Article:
4] Make a donation to the strike fund Cheques made payable to 'CWU Bristol and District' and send to 'Capita Strike' C/O CWU Office 20 Church Road, Lawrence Hill, Bristol; BS5 9JA 
See below links to the CWU web site with info and articles and a video. For more information tel: 0790 952 5740
Yours in solidarity,
David Wilshire Bristol CWU Branch Secretary
‘Victory to the CWU in their fight against Capita(lism)’!


17 Nov 2011

Arundhati Roy speaks to occupy (video) please share

Going to be writing about her book on the war in India, 'Broken Republic' for Green Left Weekly soon.

Great activist and impressive novelist.

Nun who fought for Tribal rights beheaded

Just had this from one of my friends in India

'This is an odd story, but rather resonant. A Catholic Nun who was fighting for Tribal rights was beheaded by a group of men, after receiving threats from the local coal mafia.

I think this illustrates another aspect of "Dirty Coal"'

Catholic nun Valsa John (52), who was involved in a movement against displacement of tribal people by coal mining companies in Jharkhand, was murdered early on Wednesday. The killing occurred at Bachuwari village of Pakur district, 430 km from here. The police suspect that a coal mafia is behind it.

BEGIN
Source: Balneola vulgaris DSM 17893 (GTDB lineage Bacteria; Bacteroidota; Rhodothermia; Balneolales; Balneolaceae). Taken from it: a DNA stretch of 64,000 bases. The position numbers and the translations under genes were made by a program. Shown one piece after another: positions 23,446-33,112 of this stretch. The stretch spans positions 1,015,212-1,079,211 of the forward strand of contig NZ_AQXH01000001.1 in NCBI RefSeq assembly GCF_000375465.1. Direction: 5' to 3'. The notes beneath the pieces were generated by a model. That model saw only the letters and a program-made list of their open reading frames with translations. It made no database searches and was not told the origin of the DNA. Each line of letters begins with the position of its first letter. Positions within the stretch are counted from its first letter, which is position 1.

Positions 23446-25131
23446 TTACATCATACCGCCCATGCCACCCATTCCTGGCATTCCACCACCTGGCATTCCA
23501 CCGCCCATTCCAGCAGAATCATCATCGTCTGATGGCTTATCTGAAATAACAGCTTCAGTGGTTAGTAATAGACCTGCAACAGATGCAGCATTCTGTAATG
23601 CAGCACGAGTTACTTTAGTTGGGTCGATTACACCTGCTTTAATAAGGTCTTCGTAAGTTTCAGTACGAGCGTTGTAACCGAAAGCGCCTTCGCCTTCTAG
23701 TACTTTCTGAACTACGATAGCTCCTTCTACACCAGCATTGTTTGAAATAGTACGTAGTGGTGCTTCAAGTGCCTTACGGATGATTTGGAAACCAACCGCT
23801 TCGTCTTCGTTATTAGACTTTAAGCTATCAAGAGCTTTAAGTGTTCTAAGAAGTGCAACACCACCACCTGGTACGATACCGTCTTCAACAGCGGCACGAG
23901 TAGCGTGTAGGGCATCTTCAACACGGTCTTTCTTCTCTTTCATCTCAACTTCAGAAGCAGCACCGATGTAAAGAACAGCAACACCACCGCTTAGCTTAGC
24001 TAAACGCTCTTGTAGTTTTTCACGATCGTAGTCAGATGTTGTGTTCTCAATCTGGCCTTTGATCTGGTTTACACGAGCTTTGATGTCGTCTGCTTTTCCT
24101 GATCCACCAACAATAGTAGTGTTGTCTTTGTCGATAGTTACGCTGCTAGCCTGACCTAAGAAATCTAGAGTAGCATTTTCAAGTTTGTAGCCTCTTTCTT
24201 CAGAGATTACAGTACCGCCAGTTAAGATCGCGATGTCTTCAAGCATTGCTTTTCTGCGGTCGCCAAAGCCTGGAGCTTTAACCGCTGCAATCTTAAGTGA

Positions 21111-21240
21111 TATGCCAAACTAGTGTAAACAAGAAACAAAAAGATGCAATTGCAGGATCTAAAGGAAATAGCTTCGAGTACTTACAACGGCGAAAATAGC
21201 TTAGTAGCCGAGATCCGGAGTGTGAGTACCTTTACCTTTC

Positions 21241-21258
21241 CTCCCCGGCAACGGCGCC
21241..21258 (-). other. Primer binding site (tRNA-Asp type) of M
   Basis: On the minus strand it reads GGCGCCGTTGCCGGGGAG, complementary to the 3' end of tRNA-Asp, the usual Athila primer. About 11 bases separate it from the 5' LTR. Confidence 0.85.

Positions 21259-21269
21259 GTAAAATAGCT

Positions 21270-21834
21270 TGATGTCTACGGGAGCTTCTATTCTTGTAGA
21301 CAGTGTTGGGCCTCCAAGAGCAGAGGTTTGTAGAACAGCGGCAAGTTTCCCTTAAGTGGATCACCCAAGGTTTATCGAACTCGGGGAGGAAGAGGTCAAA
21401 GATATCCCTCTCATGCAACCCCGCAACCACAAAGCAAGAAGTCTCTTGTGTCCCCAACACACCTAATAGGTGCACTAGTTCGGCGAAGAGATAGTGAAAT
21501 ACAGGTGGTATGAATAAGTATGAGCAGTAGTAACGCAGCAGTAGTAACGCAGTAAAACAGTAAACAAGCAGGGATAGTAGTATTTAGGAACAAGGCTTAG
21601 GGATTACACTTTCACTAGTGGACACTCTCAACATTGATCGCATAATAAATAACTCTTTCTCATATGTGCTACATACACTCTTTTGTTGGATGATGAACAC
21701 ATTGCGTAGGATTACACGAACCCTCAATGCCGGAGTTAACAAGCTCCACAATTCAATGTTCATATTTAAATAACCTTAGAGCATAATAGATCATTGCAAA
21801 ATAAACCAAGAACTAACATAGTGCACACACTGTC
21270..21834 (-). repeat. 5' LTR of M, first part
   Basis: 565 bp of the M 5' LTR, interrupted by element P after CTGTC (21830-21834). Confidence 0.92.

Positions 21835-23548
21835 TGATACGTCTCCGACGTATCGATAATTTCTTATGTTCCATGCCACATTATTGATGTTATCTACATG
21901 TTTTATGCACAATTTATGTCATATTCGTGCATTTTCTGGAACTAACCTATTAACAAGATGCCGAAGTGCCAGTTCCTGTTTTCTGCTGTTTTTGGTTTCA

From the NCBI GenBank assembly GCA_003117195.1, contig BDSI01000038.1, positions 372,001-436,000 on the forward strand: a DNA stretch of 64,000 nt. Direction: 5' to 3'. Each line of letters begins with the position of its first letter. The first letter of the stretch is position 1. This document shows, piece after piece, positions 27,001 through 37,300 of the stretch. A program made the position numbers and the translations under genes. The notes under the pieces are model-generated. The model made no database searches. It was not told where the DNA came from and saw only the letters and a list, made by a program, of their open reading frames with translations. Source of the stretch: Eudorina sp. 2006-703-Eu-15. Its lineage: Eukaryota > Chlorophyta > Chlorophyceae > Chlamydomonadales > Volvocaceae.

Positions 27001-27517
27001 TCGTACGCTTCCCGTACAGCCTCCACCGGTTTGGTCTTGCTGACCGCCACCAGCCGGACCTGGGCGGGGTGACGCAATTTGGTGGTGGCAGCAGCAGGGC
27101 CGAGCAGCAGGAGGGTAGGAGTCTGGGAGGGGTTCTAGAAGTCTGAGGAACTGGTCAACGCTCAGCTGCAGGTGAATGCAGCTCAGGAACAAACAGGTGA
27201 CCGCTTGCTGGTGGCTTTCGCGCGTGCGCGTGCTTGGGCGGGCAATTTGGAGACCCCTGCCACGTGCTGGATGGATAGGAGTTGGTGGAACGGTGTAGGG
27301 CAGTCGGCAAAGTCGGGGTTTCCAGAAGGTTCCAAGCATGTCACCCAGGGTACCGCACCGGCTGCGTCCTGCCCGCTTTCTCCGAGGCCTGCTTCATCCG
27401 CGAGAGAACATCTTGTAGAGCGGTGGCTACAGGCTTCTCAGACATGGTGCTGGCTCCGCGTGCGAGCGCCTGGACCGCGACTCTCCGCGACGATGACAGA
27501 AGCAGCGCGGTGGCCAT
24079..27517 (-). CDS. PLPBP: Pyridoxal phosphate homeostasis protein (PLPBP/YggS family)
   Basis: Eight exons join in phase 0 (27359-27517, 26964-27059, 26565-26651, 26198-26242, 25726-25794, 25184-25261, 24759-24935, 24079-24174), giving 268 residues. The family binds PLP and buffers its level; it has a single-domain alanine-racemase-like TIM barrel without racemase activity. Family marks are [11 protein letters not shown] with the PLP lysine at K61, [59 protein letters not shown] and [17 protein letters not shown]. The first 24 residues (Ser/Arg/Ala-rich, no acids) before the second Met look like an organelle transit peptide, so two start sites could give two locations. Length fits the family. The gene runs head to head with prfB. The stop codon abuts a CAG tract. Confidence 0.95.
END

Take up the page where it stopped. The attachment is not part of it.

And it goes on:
In the immediate context, she had been protesting against the functioning of a private coal mine in Pakur district. She was staying at Bachwari for the last 12 years, all by herself. She was seeking to protect the interests of the Santhal tribe, some members of which were displaced by the Panem Coal Mines.

According to the police, some unidentified men approached her house around midnight. When she opened the door, she was beaten with sticks and hacked to death.

The nun, who hailed from Kerala, was arrested in 2007 after she protested against the functioning of a coal mine on tribal land.

15 Nov 2011

Reoccupy Wall Street!

Statement from Occupy Wall Street